Mortgage refinancing refers to the process of taking out a new home mortgage and using some or all of the proceeds to pay off an existing mortgage. The main purpose of refinancing is to save money by taking advantage of lower interest rates or to lower monthly payments by extending the term of the loan. By doing so, you free up money that can immediately be used for education expenses.
There are actually two types of refinancing: a no-cash-out refinancing and a cash-out refinancing. A no-cash-out refinancing is when the amount of the new loan doesn’t exceed the mortgage debt you currently owe, plus points and closing costs. You can generally borrow up to 95 percent of your home’s appraised value with this type of refinancing.
A cash-out refinancing is when you borrow more than you owe on your current mortgage. You can then use the excess proceeds however you wish. Many people use this type of refinancing to pay off other outstanding loans. However, you are generally limited to borrowing no more than 75 to 80 percent of your home’s appraised value with this type of refinancing.
Keep in mind that closing costs are charged when you refinance your mortgage (points, application fees, filing fees), but lenders may eliminate these costs in an effort to gain your business. And, of course, your home serves as collateral for the new mortgage, just as with your original mortgage.
Home equity financing uses the equity in your home to secure a loan. It is structured as either a home equity loan or a line of credit.
With a line of credit, the lender establishes a credit limit, which depends on the equity in your home and your ability to make payments. You can then access as much money as you need (up to the limit), whenever you need it, by writing a check or using your credit card. Generally, interest rates are variable and tied to an index. Your monthly payments will also vary, depending on your outstanding balance.
With a home equity loan (often referred to as a second mortgage), you borrow a fixed amount (typically no more than 80 percent of the equity in your home), which is transferred to you in full at the time of the closing. You must then repay that amount over a fixed term. If you repay the loan, the lender discharges your mortgage. If you do not repay the loan, the lender can foreclose on your home to satisfy the debt.
Home equity financing generally means a more favorable interest rate compared to an unsecured, personal loan, because your home secures the loan.
The major disadvantage of home equity financing is that your home is at risk because it serves as collateral for the loan. As such, the lender can foreclose on your home if you fail to repay the loan.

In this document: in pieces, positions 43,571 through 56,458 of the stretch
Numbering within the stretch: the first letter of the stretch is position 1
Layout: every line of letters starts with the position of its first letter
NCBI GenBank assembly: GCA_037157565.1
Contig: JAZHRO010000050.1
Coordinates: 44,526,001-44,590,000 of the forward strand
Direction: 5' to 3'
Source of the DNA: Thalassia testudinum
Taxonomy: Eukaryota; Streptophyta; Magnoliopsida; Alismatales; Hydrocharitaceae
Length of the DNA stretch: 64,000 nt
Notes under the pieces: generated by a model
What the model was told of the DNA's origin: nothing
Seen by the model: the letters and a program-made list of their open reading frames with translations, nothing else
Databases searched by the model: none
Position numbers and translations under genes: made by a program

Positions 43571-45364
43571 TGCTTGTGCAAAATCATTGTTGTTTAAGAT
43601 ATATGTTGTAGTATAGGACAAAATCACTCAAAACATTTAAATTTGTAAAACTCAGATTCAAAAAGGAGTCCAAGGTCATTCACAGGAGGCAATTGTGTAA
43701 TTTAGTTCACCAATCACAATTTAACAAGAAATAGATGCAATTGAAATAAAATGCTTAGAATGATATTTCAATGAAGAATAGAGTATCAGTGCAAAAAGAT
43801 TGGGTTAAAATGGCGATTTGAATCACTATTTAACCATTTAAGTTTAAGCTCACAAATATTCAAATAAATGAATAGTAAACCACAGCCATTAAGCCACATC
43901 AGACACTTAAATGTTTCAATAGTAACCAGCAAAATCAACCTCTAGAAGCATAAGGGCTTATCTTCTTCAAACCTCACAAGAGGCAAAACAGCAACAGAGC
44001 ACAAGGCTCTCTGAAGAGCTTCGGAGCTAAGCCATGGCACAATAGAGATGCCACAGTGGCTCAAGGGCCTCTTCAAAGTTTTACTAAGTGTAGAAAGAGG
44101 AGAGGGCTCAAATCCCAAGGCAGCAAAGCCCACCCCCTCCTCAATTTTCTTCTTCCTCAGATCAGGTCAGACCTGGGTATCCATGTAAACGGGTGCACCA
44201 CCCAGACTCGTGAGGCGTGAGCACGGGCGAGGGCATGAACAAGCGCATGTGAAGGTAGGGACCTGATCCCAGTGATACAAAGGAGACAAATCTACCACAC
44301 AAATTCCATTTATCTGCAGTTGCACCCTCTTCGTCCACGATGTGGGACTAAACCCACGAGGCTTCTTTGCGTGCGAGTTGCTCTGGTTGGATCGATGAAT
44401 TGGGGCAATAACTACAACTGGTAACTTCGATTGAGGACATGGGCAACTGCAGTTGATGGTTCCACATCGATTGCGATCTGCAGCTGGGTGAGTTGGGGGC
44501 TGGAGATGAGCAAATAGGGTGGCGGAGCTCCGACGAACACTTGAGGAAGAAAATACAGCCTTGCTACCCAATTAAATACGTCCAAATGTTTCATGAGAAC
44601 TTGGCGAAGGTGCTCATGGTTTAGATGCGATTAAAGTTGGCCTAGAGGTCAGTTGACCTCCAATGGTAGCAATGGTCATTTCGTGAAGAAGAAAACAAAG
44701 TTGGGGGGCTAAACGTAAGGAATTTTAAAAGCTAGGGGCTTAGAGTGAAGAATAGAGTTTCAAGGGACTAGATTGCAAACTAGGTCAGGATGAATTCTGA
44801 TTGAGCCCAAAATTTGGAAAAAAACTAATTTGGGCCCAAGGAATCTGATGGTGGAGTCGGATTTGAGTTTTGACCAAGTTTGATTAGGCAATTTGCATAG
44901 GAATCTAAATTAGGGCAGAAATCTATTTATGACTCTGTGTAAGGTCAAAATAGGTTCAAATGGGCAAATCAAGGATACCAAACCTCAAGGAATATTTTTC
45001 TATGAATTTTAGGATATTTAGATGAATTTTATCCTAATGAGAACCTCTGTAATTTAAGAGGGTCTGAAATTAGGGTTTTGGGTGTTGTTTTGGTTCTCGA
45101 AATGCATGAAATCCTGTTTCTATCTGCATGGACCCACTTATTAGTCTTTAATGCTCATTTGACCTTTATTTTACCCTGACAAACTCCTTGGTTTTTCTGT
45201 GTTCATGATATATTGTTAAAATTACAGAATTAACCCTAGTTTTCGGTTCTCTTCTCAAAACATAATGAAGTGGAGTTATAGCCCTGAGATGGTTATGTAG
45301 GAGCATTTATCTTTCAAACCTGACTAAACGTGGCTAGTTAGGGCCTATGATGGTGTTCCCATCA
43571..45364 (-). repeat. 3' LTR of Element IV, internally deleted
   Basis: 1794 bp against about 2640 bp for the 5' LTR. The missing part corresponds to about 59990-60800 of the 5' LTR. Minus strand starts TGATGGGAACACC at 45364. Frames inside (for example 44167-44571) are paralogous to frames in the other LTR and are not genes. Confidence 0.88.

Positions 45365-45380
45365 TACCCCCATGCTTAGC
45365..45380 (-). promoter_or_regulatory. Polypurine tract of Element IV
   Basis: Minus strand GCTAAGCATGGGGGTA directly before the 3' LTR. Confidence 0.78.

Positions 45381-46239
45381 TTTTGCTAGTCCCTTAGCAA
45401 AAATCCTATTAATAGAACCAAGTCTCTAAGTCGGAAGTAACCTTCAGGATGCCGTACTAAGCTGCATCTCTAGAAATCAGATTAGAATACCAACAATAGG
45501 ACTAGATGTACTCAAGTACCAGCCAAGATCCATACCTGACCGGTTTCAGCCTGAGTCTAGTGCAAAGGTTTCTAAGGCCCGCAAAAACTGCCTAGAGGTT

If you need to borrow funds for college, a home equity loan might be appropriate. Compare the interest rate you can get on a home equity loan or line of credit with the cost to borrow elsewhere. If you think there is any chance you will have difficulty paying the loan back in the future, you should think twice. A home equity loan or line of credit is secured by your house, and the lender can foreclose on it if you default.
The decision whether to refinance your mortgage is usually dependent on current mortgage rates. If the current rate is more favorable than the rate of your current mortgage, the decision to refinance will likely hinge on whether you expect to stay in your current home long enough to recoup the costs of refinancing. You might also choose to refinance to a mortgage with a longer term in order to lower your monthly mortgage payment. For example, you now have a 15-year mortgage but will refinance to a 30-year mortgage.
As the name suggests, an employer-sponsored retirement plan is a plan that an employer sets up and maintains for its employees’ retirement. A qualified retirement plan is an employer-sponsored retirement plan that receives special tax treatment under federal law. 401(k) plans and profit-sharing plans are common examples of qualified employer-sponsored retirement plans.) The tax benefits of a qualified plan generally include pretax contributions and tax-deferred growth of investment earnings. In return for such benefits, qualified plans generally must comply with specific federal rules set forth under the Employee Retirement Income Security Act (ERISA) and the Internal Revenue Code (IRC).
If your employer offers a qualified retirement plan and you have money in the plan, this may be a source of funds for college expenses. However, most financial professionals recommend tapping retirement accounts for college expenses only as a last resort.
There are two possible ways to access funds in your employer retirement plan: borrowing or withdrawing. However, not all employer plans may allow borrowing.